Graduation Day, part two

In seminary, most of my homework was due at 11:59pm on a given day. Many people turned their homework in at 11:58. And here I am, sneaking under the wire again, posting my Wednesday blog right before it turns to Thursday. But I was pleasantly surprised to find in grad school, I was no longer that student that waited until the last minute. I mean, I definitely did sometimes, but for the most part, I was different.

I never graduated from college. There was a lot of shame and fear attached to that fact. So I was really nervous when I started at DTS. Our seminary is hard for really gifted students, so I had no idea what it would be like for me. So I came in prepared and determined. I read everything before we had class. I usually finished my homework before we learned it in class. I know this may sound excessive, but it was really beneficial for me.  It meant that when we went over things in class, I understood the idea and was listening for the details, or for the big picture, or for the application. I knew which areas I had struggled on in the homework and needed to pay attention to in class. I knew what questions to ask. Not the questions that make the professor think how smart you are, but the questions about the parts that I really didn’t understand. So by the time we were done with class, I really understood the topic. And often then I could go over my homework again. This was hugely helpful in language classes.

Of course, then there were the papers, the big writing assignments everyone is familiar with. Yeah, I was terrible at those. I would have a ten-page paper, and after one and a half pages, I had said everything I wanted to say. I had spent my life taking huge theological ideas and getting them down to four minutes, really down to four to eight lines with some exposition in the verses. But grad school papers are taking a seed and growing a huge tree from it. I was a miner digging through the coal for a diamond who was put in charge of a garden. The skill sets just didn’t mix. Fortunately, a doctoral student heard me complaining one day (I’m not proud of that; it’s just true). And he was a huge help. He said my papers were strong, had good solid points, and were to the point. Now I needed to write a one and a half page paper on each of my points. Tada! 10 page paper!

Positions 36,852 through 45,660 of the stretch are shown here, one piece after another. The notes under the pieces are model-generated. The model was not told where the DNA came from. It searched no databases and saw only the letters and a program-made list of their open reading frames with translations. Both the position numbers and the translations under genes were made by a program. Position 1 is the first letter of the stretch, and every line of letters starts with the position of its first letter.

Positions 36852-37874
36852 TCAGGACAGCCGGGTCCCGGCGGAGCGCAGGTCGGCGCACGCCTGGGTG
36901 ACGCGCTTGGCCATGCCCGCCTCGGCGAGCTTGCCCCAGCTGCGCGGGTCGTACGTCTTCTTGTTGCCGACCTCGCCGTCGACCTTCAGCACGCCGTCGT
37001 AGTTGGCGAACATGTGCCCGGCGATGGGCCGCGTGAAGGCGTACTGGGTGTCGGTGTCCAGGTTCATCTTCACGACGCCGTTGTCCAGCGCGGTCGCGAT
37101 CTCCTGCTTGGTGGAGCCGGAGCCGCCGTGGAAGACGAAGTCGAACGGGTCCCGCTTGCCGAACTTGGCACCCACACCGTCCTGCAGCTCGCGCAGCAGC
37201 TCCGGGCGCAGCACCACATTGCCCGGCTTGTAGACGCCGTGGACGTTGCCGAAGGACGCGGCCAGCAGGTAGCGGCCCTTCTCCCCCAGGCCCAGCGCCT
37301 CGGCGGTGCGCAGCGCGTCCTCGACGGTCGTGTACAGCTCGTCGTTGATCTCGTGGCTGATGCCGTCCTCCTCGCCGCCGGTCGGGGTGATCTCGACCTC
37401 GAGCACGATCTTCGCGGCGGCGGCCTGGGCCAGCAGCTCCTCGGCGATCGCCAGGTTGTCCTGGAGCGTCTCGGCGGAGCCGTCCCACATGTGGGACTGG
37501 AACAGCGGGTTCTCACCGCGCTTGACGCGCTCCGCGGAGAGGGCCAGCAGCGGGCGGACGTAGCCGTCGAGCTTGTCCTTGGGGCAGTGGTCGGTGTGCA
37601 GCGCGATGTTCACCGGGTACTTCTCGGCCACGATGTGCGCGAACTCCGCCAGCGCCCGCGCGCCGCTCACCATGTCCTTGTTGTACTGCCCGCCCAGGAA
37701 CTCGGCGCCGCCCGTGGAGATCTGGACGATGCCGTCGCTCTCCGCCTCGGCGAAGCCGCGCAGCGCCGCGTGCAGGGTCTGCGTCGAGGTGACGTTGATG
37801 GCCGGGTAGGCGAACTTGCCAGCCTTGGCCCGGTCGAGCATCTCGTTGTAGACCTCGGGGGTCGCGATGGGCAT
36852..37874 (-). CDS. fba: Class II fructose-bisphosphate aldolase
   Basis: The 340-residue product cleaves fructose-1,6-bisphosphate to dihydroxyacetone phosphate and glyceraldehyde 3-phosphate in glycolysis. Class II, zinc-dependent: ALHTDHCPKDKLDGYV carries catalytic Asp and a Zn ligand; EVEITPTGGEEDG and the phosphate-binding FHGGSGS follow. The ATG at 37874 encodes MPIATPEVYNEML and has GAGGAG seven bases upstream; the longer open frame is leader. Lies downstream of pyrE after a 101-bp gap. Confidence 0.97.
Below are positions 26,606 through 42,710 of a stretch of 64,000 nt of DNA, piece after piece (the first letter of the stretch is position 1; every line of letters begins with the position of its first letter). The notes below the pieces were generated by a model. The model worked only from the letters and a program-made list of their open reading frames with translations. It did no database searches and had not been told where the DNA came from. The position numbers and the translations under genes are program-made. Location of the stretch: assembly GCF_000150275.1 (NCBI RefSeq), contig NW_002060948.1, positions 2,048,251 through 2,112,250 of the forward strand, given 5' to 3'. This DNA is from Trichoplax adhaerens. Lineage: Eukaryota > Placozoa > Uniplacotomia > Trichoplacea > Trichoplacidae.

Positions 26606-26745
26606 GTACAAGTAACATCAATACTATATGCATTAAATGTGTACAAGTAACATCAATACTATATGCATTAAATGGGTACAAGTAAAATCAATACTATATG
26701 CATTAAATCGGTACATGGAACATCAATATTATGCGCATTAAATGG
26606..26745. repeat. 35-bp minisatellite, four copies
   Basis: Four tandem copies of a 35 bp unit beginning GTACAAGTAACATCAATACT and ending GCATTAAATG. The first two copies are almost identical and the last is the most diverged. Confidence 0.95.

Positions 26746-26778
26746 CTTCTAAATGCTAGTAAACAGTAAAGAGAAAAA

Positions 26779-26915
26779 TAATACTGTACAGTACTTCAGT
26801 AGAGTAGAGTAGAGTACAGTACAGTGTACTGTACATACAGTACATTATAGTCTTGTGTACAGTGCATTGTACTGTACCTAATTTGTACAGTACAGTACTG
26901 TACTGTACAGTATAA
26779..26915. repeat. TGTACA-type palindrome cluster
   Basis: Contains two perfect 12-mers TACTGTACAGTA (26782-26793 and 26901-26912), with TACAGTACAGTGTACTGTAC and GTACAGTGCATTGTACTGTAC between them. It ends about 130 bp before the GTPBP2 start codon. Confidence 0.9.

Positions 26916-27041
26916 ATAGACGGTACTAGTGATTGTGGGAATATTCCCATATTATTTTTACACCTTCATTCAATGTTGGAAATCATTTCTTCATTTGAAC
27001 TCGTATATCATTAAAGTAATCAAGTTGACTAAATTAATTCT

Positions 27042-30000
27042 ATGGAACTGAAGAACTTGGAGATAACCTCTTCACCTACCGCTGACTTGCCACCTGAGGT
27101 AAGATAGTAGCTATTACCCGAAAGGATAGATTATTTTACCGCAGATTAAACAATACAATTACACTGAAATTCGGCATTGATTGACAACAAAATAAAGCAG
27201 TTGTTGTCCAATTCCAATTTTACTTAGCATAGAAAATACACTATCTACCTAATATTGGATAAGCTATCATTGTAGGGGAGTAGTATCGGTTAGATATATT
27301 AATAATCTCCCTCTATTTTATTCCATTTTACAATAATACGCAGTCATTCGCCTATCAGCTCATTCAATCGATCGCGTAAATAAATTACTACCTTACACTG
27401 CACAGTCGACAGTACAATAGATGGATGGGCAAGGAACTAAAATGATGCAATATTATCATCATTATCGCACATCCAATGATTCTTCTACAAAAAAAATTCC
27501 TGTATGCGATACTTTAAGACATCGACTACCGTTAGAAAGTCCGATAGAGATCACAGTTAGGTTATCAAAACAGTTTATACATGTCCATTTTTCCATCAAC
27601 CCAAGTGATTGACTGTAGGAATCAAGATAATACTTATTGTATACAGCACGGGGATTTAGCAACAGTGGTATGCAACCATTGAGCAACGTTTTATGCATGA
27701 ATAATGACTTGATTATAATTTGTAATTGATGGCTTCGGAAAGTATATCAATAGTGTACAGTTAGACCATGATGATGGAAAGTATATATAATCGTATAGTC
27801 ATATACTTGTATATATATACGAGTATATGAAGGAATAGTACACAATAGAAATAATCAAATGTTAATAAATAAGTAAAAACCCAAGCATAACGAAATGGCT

So I settled into the academic life. I loved it. One, I loved learning more about the Bible. I could extend this blog series for a year, just telling you stories from seminary. And two, I liked the concrete predictability of it. If you do this, learn this, complete this, you complete the course and get a good grade. The thing is that life isn’t like that. Marriage doesn’t have a syllabus. Parenting doesn’t have an end of the semester. Or a spring break. So, I did the work. I followed directions. And I trusted that God was sowing things into me that would help my wife, my kids, and others. I don’t know how well I did on that end. I guess that grade is still an incomplete. And incomplete means there’s still hope.

Tune in next week for the reunion of the academic and the artist. Thanks.

 

Todd

Graduation Day, pt. 1


On May 12, 2018, I graduated from Dallas Theological Seminary with a Masters of Theology degree. It was a long time coming. I never graduated from college the first time, leaving to continue a career in music. But decades later, my amazing wife encouraged me to pursue this line of education. I believe her exact words were “You study more than anyone I know, and you’re NOT IN SCHOOL!” I believe she recognized that God had gifted me in learning and I was passionate about the Bible, so if I had an opportunity to combine those, it would probably serve me well. And she was right.

One of the things I remember about starting school at DTS was that one of our advisors came into class and said, “When people find out you’re going to seminary, the first thing they are going to ask you is ‘What are you going to do when you’re done?’” And she was right. I got asked that all the time, often followed by “Are you going to pastor a church?” So, I was very grateful for what she said next that day, which has obviously stuck with me ever since. She said, “You don’t have to have the answer to that question.” What freedom! I knew that God had brought me there, but I couldn’t be sure why. I didn’t know what was next. I was just trying to get through Greek.